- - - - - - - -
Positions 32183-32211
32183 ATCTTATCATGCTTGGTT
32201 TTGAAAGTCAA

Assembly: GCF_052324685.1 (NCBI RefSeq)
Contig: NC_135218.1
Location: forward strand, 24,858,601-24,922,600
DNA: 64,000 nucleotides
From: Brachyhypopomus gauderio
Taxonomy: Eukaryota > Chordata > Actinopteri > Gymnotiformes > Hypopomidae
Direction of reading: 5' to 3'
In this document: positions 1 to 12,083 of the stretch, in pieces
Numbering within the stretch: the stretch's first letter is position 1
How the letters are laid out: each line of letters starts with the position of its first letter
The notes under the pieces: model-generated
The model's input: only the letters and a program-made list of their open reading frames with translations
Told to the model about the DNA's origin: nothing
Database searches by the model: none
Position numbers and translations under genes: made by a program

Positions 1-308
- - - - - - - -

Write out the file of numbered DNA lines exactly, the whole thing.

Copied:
Positions 32183-32211
32183 ATCTTATCATGCTTGGTT
32201 TTGAAAGTCAA

Assembly: GCF_052324685.1 (NCBI RefSeq)
Contig: NC_135218.1
Location: forward strand, 24,858,601-24,922,600
DNA: 64,000 nucleotides
From: Brachyhypopomus gauderio
Taxonomy: Eukaryota > Chordata > Actinopteri > Gymnotiformes > Hypopomidae
Direction of reading: 5' to 3'
In this document: positions 1 to 12,083 of the stretch, in pieces
Numbering within the stretch: the stretch's first letter is position 1
How the letters are laid out: each line of letters starts with the position of its first letter
The notes under the pieces: model-generated
The model's input: only the letters and a program-made list of their open reading frames with translations
Told to the model about the DNA's origin: nothing
Database searches by the model: none
Position numbers and translations under genes: made by a program

Positions 1-308